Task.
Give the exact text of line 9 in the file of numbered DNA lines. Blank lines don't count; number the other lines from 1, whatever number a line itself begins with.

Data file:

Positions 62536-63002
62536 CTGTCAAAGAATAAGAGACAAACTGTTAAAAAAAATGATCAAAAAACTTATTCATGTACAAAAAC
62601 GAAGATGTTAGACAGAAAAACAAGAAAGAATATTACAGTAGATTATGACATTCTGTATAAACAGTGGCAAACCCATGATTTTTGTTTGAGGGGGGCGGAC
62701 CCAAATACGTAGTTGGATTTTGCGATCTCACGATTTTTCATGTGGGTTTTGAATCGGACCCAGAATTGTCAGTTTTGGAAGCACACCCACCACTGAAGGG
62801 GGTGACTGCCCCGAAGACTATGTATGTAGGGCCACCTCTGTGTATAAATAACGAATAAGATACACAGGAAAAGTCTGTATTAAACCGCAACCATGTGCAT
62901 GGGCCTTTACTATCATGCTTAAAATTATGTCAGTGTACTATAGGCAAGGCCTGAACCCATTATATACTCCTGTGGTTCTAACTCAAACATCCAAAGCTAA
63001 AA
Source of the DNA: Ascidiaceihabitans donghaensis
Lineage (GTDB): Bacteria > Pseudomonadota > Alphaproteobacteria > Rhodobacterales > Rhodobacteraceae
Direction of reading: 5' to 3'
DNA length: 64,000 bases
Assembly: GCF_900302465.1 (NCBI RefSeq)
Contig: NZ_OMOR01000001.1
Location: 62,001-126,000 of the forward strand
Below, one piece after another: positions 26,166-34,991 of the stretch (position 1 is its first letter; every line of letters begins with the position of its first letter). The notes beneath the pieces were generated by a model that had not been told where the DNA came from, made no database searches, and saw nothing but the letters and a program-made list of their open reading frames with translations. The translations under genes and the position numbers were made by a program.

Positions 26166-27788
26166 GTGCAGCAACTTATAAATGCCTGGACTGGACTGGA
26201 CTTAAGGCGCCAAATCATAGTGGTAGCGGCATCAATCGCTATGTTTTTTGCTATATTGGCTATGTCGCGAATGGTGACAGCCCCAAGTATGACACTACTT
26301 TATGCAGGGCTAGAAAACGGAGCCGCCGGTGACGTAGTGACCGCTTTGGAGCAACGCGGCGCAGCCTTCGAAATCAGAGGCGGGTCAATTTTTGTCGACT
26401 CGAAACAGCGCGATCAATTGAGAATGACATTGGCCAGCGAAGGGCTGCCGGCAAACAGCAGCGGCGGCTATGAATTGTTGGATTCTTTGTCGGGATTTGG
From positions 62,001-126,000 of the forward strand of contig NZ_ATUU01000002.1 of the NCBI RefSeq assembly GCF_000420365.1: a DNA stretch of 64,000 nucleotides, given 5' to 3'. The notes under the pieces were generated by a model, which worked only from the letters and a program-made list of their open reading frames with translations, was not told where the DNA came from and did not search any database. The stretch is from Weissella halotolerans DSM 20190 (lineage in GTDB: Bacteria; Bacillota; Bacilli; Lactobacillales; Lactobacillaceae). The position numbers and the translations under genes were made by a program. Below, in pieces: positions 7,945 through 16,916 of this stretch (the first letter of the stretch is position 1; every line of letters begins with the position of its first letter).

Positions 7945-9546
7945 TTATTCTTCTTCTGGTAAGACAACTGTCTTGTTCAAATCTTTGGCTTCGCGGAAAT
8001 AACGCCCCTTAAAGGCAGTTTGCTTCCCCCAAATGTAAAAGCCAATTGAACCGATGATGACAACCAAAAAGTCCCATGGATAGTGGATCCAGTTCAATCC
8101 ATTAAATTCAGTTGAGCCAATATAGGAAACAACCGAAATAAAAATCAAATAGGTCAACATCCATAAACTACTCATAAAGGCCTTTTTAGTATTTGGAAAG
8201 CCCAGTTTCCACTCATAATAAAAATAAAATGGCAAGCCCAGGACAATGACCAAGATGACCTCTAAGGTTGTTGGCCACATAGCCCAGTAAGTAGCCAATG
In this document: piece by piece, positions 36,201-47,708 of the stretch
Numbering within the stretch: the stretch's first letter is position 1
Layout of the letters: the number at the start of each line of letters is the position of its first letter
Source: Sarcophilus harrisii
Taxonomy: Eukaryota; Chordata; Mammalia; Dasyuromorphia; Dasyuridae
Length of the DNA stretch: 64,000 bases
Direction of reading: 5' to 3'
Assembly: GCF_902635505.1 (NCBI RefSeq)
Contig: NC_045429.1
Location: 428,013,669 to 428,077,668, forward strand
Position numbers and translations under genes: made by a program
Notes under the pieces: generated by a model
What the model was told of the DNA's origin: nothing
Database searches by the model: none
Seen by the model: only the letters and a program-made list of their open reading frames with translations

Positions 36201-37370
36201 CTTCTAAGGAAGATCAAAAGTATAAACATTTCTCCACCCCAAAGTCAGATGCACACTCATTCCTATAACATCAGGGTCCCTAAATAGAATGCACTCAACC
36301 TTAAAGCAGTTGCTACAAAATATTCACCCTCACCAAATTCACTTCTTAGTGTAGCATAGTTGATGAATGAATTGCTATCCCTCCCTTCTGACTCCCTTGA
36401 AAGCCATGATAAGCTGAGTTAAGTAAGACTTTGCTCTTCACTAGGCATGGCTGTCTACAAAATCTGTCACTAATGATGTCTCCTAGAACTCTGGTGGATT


Lineage (GTDB): Bacteria > Pseudomonadota > Alphaproteobacteria > Rhodobacterales > Rhodobacteraceae